Moses

  • Moses, Western PA., zone 5/6, USA

    Matt,

    Those varieties are not really climbers, so you are safe with the distances you spaced them. You are growing them fanned out alongside the fence as a rose screen, an excellent idea!

    Sorry for my misunderstanding.

    I believe your potted roses can go right into the ground just where you situated your pots....easier to care for, and roses always grow better in-ground than in pots.

    Moses

  • Moses, Western PA., zone 5/6, USA

    Matt,

    You can always, 'take to the bank,' any rose culture information our, "Nipstress," Cynthia, shares. She knows her stuff.

    Moses

  • sharon2079

    flowersaremusic..... I just love those videos.... and hate them too.... because I WANT THOSE...... call me Veruca Salt - I want it now,,, but yet I know there is NO WAY I can obtain it...... it feels like I spray then I weed then I spray again.... over and over.....


  • suezbell

    The only way you have "too many roses" is if you cannot reach some of them to maintain them ... to feed them and keep weeds from growing up around them and even then, it is not how many but where they roses are located.

  • flowersaremusic z5 Eastern WA

    Sharon, I know the feeling well. I look at those gardens and dream and tell myself this will be the year, then I come back to reality. We do what we can.

  • Moses, Western PA., zone 5/6, USA

    Flowers,

    Thanks for the kind words. Your timing is perfect..needed some encouragement during these trying days!

    Moses

  • nippstress - zone 5 Nebraska

    You're very kind Moses, but I actually think your advice is more regionally appropriate for Matt since you're closer to the east coast. One of the beauties of this rose community online is that we can seek out advice from people near to our region, even as we learn from people in different regions. Even a zone or half a zone can make a huge difference, such as your exuberant Quicksilver and mine that I keep anxiously watching to see recover from the winter just barely each year so far.

    Matt, I do agree with Moses that there are a lot of benefits of putting your potted planned roses into the ground, and mine wouldn't survive long in pots. Plenty of people do grow them in pots though and it's a way to cheat and have more roses when you don't really have space for more. Because as everyone else has said, there's not such thing as "too many roses" in our world...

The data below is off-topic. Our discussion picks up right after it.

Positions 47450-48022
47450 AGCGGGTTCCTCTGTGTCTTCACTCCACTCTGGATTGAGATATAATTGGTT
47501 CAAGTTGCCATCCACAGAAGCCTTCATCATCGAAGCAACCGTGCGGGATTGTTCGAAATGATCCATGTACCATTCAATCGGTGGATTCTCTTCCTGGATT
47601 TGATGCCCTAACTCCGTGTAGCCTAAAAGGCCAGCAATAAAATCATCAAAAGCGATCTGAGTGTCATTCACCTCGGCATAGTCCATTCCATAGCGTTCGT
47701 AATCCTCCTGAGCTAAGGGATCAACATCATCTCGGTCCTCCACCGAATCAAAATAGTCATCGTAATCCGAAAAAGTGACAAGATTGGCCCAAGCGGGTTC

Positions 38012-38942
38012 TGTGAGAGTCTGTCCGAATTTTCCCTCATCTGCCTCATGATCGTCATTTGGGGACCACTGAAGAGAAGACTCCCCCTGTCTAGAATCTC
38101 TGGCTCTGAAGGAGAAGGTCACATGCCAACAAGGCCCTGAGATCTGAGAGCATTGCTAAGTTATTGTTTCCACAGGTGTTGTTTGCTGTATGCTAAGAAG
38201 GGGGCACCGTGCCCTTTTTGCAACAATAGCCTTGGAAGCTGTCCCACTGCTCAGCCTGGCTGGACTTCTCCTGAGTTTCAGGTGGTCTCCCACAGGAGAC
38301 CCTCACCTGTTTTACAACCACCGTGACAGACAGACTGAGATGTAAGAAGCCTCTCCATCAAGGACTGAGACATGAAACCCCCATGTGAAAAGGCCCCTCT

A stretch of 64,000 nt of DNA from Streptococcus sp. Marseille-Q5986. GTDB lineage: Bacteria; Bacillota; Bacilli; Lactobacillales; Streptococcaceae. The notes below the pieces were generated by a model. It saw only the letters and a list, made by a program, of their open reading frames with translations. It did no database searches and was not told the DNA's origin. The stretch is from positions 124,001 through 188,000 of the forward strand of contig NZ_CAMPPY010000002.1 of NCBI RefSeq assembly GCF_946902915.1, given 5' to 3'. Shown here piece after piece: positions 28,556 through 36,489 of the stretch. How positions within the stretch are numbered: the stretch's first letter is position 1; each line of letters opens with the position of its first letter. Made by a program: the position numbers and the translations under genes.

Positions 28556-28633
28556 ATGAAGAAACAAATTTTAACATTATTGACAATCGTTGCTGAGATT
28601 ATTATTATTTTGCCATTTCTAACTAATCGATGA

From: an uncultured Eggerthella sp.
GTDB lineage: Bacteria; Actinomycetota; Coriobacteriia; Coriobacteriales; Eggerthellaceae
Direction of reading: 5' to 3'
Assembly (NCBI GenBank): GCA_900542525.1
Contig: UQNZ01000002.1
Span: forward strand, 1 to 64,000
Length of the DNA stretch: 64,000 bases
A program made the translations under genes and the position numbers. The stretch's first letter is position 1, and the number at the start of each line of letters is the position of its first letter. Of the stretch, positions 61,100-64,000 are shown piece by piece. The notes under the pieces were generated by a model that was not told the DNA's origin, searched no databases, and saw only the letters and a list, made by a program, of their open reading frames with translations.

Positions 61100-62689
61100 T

Cynthia

  • partim

    I'm no rose expert but I do know that roses don't like to have their roots crowded by other plants, including other roses. I think that planting those in the ground will put their roots too close to the climbers.

    I love the rose forum, and this posts reminds me of my visit to the David Austin gardens in Shropshire in June 2018 at the height of the blooms. It was incredible! Check out some of the youtube videos for a treat!

  • matt 6bbrookynny

    Thanks so much again for everyones advice. I went ahead with the roses in pots. Below are pics of how it turned out as well as the garden as a whole for sense of how it all fits in and how my potted roses looked last year. Thanks again!

    mattschedler's ideas · More Info



    mattschedler's ideas · More Info


    mattschedler's ideas · More Info


    mattschedler's ideas · More Info


  • partim

    Beautiful!!

  • summersrhythm_z6a

    It looks beautiful! Do you have space to winter those potted roses? I store my potted roses and rose trees in insulated garages and unheated basement during the winter months.

  • matt 6bbrookynny

    I don’t have space to overwinter them, I use rose collars that I then fill with cedar mulch and that has worked really well. Where I am doesn’t get the deep cold that some other places do and so far everything has done fine.

  • flowersaremusic z5 Eastern WA

    What a beautiful oasis!

  • nippstress - zone 5 Nebraska

    You have built a garden paradise and made the most of your small yard! You obviously have a great sense of how to grow your roses and other plants well and they are rewarding you with beauty! I bet your neighbors are peeking over your fence wistfully all the time envying you all that beauty, but glad to share it when they can. Just lovely!

    Cynthia